Hey everyone! This winter term I was in China with Amanda and Marcus. I flew out to Chengdu on Jan. 4th and was there until the 20th collecting sand for 10Be testing in order to determine upstream erosion rates along the Jinsha River. Starting out there was actually 7 of us since it was Marcus and me, Al, Wong Yu Mei, and Liam and Maisy. It was really fun to be in such a big group that was so excited to be doing fieldwork. It didn’t hurt either that three people in the group were fluent in Mandarin so getting around became relatively easy.
After a day in Chengdu, we started traveling south to our sample sites. We did a whole lot of mountain driving and off-roading through rural villages in addition to lots of climbing down slopes off the sides of the roads with our shovel, sieves, and sample bags. Twice we ended up in traffic jams on the side of the mountain because they were still building the road in front of us! Most of the time we found partial roads down to the river, including our second site, trash kingdom. The site was below the highway and there was so much trash collecting in part of the river we all initially assumed it was a sandbar. So despite the fact that the air was pretty clear, it wasn’t always a great thought to think about how much polluted water we were sieving. We had two other big adventure days: once, we hit the end of the road where the bridge across the river was still being built. Amanda hired a boat and we climbed down under the bridge to take the boat to our sample site. It was cool to see the landscape from a boat in the middle of the river, rather than from the side. Bonus: our boat driver was the 10th greatest hero in Yunnan; apparently you can look him up on Baidu (China’s Google equivalent). The other day Marcus missed due to sickness. After driving up into the mountains we took a hairpin road on the edge of a cliff that had the mirage effect of looking better than it was, but was all landslide rock. As a testament to how “in the middle of nowhere” we were, halfway down we came upon a guy and his donkeys who looked shocked to see us and answered with, “You’ve made it this far” when Amanda asked if the road led to the river.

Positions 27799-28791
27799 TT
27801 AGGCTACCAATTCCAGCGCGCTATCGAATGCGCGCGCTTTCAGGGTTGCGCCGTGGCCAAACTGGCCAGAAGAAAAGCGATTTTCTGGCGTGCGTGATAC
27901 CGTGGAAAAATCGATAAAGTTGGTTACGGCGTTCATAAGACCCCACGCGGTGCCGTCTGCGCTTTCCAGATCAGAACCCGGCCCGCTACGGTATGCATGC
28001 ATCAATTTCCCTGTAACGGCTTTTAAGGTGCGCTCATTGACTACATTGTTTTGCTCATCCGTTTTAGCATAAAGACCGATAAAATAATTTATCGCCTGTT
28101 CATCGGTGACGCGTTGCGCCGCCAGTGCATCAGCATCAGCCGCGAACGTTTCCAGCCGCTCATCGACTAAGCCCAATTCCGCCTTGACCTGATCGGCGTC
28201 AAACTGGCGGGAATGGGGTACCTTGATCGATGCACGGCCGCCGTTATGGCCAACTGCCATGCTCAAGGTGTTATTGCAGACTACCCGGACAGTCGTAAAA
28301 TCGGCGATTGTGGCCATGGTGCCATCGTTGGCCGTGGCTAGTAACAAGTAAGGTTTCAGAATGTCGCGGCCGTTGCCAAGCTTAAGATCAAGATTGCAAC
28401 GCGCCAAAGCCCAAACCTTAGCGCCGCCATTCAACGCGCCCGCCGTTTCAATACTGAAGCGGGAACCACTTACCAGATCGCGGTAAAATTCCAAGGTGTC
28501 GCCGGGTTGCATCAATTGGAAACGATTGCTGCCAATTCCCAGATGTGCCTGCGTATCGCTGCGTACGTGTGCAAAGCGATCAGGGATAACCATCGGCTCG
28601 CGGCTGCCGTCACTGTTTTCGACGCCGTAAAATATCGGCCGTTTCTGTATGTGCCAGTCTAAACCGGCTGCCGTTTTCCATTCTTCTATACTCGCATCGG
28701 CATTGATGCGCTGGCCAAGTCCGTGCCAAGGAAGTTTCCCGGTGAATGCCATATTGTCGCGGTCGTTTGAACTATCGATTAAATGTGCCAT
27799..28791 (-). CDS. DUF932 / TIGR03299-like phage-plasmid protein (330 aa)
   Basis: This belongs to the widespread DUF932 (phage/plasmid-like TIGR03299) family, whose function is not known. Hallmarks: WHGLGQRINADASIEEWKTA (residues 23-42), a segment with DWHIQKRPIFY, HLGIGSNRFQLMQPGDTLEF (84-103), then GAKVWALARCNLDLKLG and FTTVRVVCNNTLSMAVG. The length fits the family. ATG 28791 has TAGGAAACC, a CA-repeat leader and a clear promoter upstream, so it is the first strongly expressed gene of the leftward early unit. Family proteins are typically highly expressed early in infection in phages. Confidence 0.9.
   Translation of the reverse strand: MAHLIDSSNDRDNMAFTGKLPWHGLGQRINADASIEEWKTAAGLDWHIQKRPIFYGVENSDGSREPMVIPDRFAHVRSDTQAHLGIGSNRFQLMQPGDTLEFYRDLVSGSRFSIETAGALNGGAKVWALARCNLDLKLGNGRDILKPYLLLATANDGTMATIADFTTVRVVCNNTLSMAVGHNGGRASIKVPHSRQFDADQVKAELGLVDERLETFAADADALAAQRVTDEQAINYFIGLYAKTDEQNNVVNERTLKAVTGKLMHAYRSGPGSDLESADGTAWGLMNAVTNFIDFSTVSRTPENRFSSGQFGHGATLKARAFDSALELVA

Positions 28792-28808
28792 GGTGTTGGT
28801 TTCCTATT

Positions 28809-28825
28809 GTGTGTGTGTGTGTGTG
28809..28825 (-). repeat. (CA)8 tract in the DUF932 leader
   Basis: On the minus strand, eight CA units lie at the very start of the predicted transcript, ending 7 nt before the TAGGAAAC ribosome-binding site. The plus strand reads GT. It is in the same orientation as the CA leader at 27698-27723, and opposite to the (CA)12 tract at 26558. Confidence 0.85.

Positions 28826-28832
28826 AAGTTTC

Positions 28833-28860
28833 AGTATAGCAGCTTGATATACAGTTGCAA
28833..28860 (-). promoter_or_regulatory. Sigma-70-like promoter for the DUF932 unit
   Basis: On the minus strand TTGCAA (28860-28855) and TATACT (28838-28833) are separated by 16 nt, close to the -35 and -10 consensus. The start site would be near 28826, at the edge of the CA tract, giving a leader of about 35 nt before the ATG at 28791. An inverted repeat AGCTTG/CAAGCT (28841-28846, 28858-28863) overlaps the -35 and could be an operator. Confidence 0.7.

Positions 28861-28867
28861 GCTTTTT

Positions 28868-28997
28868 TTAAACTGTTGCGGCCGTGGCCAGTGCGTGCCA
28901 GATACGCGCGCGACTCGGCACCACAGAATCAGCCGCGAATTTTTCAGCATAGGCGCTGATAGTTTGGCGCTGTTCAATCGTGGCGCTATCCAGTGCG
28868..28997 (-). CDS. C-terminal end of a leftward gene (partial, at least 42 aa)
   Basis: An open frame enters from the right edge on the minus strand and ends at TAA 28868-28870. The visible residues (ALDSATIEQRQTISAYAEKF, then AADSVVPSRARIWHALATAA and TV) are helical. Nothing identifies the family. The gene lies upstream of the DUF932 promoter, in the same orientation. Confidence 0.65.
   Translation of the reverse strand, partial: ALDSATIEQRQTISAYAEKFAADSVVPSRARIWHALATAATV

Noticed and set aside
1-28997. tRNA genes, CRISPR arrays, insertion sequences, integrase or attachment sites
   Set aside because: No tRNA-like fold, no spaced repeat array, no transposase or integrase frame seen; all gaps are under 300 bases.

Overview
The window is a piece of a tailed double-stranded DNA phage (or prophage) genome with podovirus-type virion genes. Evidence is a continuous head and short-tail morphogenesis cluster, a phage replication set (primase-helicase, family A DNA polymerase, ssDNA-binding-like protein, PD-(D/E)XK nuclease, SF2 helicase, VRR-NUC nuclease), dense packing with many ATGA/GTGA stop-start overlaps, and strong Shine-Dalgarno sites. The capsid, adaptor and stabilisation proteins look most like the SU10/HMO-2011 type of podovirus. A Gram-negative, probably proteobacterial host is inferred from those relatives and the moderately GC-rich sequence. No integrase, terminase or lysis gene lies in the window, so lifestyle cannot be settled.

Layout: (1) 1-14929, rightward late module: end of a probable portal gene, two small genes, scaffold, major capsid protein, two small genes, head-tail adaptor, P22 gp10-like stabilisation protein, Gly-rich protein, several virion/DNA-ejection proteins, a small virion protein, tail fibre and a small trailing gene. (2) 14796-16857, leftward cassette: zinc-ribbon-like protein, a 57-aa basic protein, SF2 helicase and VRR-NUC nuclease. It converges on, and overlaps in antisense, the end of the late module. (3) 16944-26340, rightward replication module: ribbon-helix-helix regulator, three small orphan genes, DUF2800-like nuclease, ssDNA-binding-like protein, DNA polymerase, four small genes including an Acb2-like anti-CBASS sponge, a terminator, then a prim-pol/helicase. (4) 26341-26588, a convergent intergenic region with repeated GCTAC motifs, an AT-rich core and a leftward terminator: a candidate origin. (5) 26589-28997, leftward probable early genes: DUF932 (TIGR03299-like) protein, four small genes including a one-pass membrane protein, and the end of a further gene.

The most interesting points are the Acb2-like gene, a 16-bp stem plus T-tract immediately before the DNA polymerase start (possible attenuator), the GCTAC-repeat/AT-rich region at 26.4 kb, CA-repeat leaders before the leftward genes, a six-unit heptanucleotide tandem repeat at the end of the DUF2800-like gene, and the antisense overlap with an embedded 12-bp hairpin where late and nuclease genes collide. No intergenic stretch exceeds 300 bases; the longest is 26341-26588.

We traveled as far south as Panzhihua, where it was sunny and in the 70s every day. It was really nice to be sieving in the river then. It also seemed each of our sites was prettier than the next! Throughout the entire trip I enjoyed the food too. We did a lot of veggies and rice, but also tried fish a couple times and of course had noodles and steamed buns. The yogurt was probably my favorite snack along with their milk tea. We finished collecting our samples early and managed to do a few cultural things upon returning to Chengdu. We went to an archaeological museum, the coffee district, and the walking streets; it was such a contrast to the poorer communities and minorities we’d seen in the mountains, but good to see both sides. Overall, it was a great trip and interesting to travel in a country based on geology rather than tourism or business. Not to mention, I learned a lot about China in addition to gaining experience with fieldwork! I’m excited to see/hear how the analysis side goes when our samples eventually arrive.